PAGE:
“Christine Daaé: a delusional chorus girl.”
The character description released by The Really Useful Group, the team behind Andrew Lloyd Webber’s Phantom of the Opera, reduces its protagonist to a face in the crowd, and her murderous antagonist to a figment of her imagination. As a result, women’s historical struggle is diminished: convincing people in power that a man in her life is dangerous.
“Christine Daaé: the damsel in distress”
is a frequently-held conception of the 1986 musical’s main female character; indeed, the constant wide-eyed, entranced expression and lack of decisive action frequently ascribed to the character leaves little to the audience’s imagination. However, one needn’t have a degree in literary analysis to see that in Le Fantôme de l'Opéra, the musical’s inspiration, author Gaston Leroux had a different vision of his protagonist in mind. Calling her “a mistress of [her] own actions,” he established Christine as a strong-willed and fiery character, passionately pursuing her career in music while losing none of the kindness and gentility that made her worthy of love.
How did this clear, groundbreaking Edwardian character become lost in translation?
In today’s society, the image of a “strong female protagonist” often rejects femininity, favoring “manly” appearances and actions to further herself from the stereotypical damsel image and establish herself as a woman who can hold her own. However, Christine Daaé represents one female character who does not follow this pattern. Forgiving, empathetic, kind, and dressed in ruffly pinks and whites, there is no doubt that she embraces her own femininity; but actively “dragging” men around by the ear, fighting to save her fiance, and demanding respect from everyone who questions her sanity reveals Christine’s true complexity: no one is born understanding the world they live in, and women carry the added struggle of discovering the true manipulation, abuse, and disrespect facing them from the moment they are born. In the wake of the modern idea of “strong women,” it is vital that we do not rebuke female characters who go through this discovery, which is exactly what Christine does-- though one might not know it from The Phantom of the Opera’s 1986 staging.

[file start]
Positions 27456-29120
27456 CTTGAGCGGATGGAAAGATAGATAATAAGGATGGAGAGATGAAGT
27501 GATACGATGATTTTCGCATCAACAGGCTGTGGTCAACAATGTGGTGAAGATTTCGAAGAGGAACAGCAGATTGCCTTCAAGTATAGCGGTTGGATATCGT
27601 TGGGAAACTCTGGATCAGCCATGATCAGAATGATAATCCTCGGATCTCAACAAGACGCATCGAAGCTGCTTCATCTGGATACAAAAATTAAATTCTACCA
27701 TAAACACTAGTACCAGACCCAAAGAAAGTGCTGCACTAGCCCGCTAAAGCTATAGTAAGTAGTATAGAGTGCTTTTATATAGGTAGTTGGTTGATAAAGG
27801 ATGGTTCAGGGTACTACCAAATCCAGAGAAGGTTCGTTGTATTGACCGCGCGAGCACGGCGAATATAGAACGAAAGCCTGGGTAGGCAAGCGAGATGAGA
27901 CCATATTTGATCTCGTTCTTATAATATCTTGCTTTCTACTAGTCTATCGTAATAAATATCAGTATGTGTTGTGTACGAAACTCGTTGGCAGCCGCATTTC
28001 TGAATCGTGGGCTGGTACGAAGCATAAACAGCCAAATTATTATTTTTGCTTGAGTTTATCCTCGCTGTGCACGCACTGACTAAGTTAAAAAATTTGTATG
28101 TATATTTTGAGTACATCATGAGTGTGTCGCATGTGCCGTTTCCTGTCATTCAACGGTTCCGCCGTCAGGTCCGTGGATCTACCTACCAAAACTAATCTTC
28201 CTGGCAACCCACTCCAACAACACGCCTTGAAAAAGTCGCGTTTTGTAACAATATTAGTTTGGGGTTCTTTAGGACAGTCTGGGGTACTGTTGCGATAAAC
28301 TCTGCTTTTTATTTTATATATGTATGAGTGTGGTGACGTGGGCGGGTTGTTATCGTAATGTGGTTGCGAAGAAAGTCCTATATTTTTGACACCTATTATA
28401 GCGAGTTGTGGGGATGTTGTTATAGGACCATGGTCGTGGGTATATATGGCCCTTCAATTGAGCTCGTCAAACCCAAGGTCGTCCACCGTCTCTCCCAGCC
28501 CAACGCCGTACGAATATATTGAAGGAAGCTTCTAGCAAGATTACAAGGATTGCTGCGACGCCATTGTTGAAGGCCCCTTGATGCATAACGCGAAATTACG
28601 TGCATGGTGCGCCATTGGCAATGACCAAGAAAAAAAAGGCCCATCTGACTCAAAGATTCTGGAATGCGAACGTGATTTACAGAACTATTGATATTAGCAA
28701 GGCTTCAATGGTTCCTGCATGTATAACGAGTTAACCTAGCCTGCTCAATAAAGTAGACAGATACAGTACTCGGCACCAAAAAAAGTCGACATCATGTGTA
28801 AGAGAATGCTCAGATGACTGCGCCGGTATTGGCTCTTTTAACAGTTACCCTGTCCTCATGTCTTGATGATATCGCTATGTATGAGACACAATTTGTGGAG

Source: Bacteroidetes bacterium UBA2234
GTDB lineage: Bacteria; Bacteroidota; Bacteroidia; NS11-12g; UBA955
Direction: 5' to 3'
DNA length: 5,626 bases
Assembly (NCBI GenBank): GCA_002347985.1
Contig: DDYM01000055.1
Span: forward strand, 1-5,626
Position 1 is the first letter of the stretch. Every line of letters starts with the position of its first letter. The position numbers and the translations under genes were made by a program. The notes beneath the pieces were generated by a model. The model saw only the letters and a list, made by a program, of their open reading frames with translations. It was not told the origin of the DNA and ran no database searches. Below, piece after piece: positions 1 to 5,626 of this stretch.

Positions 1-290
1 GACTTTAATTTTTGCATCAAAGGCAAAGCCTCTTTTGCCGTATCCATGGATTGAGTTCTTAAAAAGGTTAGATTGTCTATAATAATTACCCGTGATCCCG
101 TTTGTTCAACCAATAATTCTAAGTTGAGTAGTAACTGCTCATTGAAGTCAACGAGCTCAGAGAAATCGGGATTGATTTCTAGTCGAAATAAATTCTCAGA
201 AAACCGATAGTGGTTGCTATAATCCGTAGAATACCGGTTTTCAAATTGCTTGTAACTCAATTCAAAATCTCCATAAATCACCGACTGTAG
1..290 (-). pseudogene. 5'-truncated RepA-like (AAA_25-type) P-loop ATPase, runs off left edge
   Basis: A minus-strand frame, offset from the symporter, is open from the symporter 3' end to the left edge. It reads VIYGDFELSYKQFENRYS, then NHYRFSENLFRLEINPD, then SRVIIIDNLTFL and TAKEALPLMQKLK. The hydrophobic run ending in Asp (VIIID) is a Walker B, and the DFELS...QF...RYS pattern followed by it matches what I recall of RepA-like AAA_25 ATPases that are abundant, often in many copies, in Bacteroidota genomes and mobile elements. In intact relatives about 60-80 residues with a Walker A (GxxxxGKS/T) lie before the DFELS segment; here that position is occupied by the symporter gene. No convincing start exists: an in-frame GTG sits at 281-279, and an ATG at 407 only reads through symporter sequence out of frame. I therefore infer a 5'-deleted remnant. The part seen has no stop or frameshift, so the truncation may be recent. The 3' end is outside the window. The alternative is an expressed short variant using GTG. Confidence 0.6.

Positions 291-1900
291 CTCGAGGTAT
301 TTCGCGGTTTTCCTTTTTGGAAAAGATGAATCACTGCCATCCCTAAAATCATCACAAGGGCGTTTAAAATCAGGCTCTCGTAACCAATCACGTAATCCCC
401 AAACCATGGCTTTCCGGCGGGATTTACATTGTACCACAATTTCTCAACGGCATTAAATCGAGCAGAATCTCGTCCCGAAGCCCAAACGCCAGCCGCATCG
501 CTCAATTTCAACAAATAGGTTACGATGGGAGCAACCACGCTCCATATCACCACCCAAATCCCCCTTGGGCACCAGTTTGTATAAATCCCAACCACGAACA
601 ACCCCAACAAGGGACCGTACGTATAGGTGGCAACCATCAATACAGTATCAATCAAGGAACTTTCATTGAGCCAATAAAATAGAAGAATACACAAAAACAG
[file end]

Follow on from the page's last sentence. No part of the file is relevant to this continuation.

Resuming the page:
Set in the lavish Paris Opera House in 1881,
Sir Lloyd Webber’s musical relies heavily on extraordinarily detailed costumes, gilded set pieces, glittering chandeliers, and seemingly magical special effects. In fact, many argue today that the show’s success is due only to its opulent design, and that the story falls flat in comparison. Condemnation of the show’s overwhelming visuals dates back to its 1986 premiere and continues to run rampant today; in 2016, Phillip Kennicott argued that Phantom’s spectacle “divorces the louds and softs of the performance from genuine intimacy or physical exuberance,” claiming that its grandeur prevents the audience from connecting to the characters and renders Lloyd Webber incapable of creating tension.
When removed from its palatial design,
from where does Phantom’s tension really arise? Hal Prince, the show’s original director, once stated that “if [they] did [their] jobs well...the ladies in the audience would all wish that [Christine] had stayed down below the opera house with the Phantom.” He argued that “reality” prevented her from doing so, rather than any sense of self-preservation or true love for her fiance, Raoul. Similar to the fate suffered by the show’s protagonist, the current, and most popular, interpretation of the titular Phantom strays far from Leroux’ original conception of the character. Hal Prince and his team worked tirelessly to redeem the murderous, manipulative character; in addition to toning down his deformity, emphasizing his tragic backstory, and oversexualizing his persona, the team used Christine as a device to gain sympathy for his suffering, rather than holding him accountable for his actions. While the Phantom is by nature a sympathetic character, he is not necessarily redeemable, and a modern interpretation could express this without conveying the message that women should love destructive men in order to “fix” them.
Though the record-breaking musical has been performed all over the world,
no one has yet challenged that iconic, detail-oriented aesthetic. In the fall of 2019, a team of Ball State’s students intend to change that. With profound attention to the story, the protagonist, and her journey, this site lays the foundation for a re-imagining of Leroux's inspiring novel that defies expectations, and breaks its carefully upheld boundaries. By re-setting the story in an industrial space, developing new and empowering blocking, and removing elaborate visual effects, this team will prove that The Phantom of the Opera has an indisputable place in today’s world.